Thursday, August 6, 2009


Now we have the Pacific Northwest, by far the least populated, as well as the most mysterious. White mentions it briefly, largely that there are people here waging war against its neighbors, trying to get ahold the Bay Area and Snake River. In fact, he talks so little the above map can't be seen on the main site, and has to be obtained by rummaging through the image cachet. This is because all of the aspects of Cascadia--Republics, Buddhism, etc. have yet to have their own pages. I had to make a map myself when I originally started this blog. (I'll be honest, I liked my flags a little better. I don't know what White has against deep greens) In short, a lot of questions about  perhaps the most isolated spot in the country.

Most people know this are as "The Temperate Rainforest", where the rainshadow keeps things pretty  wet, and resulting in those iconic giant evergreens. Interestingly enough, White doesn't give an independent "lifestyle" icon for the northwest--it shares the "Yankee" icon, even though the former Oregon territory is much milder than the Northern reaches of the east. Even more so because I imagine Cascadians import a lot of their food.

Like its eastern counterpart, the Northwest is dominated by Republics, and in some ways, even moreso resembles the independent city states of Medieval Italy--they're certainly larger. The major difference they don't seem to be as expansionist, so they're probably more in line with your Florence or your Milan. And urbanized it is. Despite only two million people, the region has one the largest cities on the continent in Portland, the also sizable Seattle, and even Victoria and Vancouver--the two most northern cities, and the largest of the former Canada. Overall, it's very urbanized, which is interesting, considering it's not too bad on the agricultural front. One supposes that the mix of town hall politics, hippie communes, and even silicon valley-style greed created fairly laid back nation states, and by the time they got it into their heads to become conquerors, they found there was very little room to grow, and similarly-sized neighbors it was hard to get an upper hand on.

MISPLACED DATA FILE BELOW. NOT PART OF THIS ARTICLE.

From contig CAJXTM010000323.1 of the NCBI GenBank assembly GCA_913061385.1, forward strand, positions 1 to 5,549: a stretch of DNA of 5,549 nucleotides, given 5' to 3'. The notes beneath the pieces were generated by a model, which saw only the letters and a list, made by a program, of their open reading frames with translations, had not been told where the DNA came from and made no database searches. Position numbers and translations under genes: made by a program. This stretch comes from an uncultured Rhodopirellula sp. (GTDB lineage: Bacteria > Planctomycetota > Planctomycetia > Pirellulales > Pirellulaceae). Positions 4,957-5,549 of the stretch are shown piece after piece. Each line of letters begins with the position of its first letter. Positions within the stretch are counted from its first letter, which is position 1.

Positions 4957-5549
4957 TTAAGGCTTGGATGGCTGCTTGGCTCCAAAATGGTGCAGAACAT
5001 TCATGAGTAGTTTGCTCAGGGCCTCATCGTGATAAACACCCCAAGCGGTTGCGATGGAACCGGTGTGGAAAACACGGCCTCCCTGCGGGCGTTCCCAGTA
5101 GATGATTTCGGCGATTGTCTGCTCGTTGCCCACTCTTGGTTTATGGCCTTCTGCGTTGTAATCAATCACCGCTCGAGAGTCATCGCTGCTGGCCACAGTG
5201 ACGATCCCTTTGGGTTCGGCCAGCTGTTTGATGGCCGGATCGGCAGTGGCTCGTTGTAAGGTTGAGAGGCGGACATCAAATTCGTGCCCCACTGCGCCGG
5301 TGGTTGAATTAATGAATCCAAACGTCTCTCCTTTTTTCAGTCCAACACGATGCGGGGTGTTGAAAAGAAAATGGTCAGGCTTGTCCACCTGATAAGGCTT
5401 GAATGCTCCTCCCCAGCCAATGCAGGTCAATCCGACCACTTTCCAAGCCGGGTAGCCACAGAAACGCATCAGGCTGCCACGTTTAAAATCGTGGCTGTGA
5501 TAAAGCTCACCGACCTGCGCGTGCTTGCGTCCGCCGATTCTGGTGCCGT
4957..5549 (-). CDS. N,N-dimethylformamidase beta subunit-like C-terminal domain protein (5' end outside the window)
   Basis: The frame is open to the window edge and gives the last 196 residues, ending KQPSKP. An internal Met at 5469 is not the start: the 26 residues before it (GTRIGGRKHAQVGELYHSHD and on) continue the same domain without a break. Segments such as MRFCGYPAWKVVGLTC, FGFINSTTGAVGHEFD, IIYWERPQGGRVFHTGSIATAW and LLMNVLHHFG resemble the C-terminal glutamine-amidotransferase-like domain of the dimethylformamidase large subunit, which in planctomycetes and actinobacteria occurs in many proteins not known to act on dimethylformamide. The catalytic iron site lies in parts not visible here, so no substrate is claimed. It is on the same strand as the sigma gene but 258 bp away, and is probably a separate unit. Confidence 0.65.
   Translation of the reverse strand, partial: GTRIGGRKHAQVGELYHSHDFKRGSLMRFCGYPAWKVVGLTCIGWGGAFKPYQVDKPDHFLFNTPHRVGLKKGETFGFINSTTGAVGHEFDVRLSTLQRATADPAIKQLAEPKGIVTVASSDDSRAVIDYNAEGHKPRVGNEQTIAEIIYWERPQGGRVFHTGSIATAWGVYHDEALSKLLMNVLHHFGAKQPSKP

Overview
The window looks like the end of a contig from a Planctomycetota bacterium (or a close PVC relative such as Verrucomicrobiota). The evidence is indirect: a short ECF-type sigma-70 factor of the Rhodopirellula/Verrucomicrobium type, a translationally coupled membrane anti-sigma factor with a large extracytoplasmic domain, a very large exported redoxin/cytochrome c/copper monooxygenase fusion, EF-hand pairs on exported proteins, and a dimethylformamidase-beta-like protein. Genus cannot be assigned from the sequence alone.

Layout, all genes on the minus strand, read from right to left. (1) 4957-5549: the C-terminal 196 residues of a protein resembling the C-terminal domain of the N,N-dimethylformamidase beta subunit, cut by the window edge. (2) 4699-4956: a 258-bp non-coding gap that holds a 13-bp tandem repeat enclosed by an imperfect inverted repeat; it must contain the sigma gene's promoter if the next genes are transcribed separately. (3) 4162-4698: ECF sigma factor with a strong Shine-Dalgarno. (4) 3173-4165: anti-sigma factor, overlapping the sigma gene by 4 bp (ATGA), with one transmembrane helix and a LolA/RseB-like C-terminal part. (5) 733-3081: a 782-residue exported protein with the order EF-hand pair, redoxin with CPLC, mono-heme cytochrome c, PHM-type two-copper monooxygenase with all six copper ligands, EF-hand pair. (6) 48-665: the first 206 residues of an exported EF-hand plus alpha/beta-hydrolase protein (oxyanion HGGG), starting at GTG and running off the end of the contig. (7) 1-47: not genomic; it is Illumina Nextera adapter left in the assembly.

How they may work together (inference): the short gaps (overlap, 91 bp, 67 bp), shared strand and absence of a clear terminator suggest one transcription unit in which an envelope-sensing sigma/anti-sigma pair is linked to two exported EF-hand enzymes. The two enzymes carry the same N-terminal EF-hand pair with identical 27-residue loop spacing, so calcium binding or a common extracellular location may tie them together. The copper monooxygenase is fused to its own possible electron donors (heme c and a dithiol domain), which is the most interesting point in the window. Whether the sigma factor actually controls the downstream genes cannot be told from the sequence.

The religion seems to be Buddhism, or at least an on offshoot of it. It can kind of mean several things at this point, as it's kind of the non-religion religion, and put in the context of holy wars, it could mean many different things. I do have a belief the balance of nature is emphasized, and, in general, Environmentalism is take to the lengths of religious dogma. I wouldn't be surprised if local indigenous aspects have made inroads. Totem poles have been perhaps the most well-known symbol in this part of the country, and the American Indian influence is probably the most valued (if not co-opted) around here.

Despite the Cascadia map concentrating on the city states aspect of the region, the only flag belongs to The District of Colombia--a dyed-in-the-wool feudal state on the other side of the mountains. The name probably derives from the Columbia river, as very little of it reaches into British Columbia. It's unsure what their relationship with the merchant cities must be--probably not bad, it's possible they don't even think about each other an awful lot. It's also possible it purposely exists as a sort of Crusader state, or is a sponsored buffer. In any case, this is also where White's sense of humor pops up, as, seeing as how it exists in Washington, the name exists for the sole purpose of reinforcing the confusion of Washington City vs Washington State.


  1. It still my opinion, that Columbia represent a Knight Order, and that its a territory comparable to the State of the Teutonic Knight. If I remember it right, Columbia was original represented through the stylized cross at the left side of the religous map. We have this stylized cross also at the South-west-map. Some years ago, if you went with the cursor on this cross, it was shown that the name of the symbol was Columbia. Today it doesn´t seemed to work anymore, so you propably havn´t seen it, but original Columbia is part of the Religion map.
    But I must partly correct my theorie, that the Knights came to protect a christian enclave. I had more the example of the crusader states in mind, with large christian Minorities and christian Holy places. But the Teutonic Knights seem to be a better example,where the goal was conquering of "pagan" lands. So, there is no Christians shown in this area on the Religionmap, because:

    1. they are represented through the cross of Columbia
    2. they are still a small minority of feudal overlords (Knights, priest) ruling the buddihst peasants with a iron fist.

    For the Buddihsts in the North-west I had always the theorie that they are not so much the result of a mass conversion but that they are the descentens of refugees from Japan and China.

  2. Hmm, I had no idea White changed the maps at all at the time. In any case, I was largely working with that I had--area where Columbia would exist seems to be under the Buddhist sphere. Likewise, the Deseret page shows that they've been at war with "Buddhists from the North".

    I think the thing about Christian bulwarks in the west is....New Israelite and Mormonism are in amny ways, Christian nations themselves. Certainly not enough by many standards of the time, but simply that any holy order might want to prioritize by moving out west as opposed to east.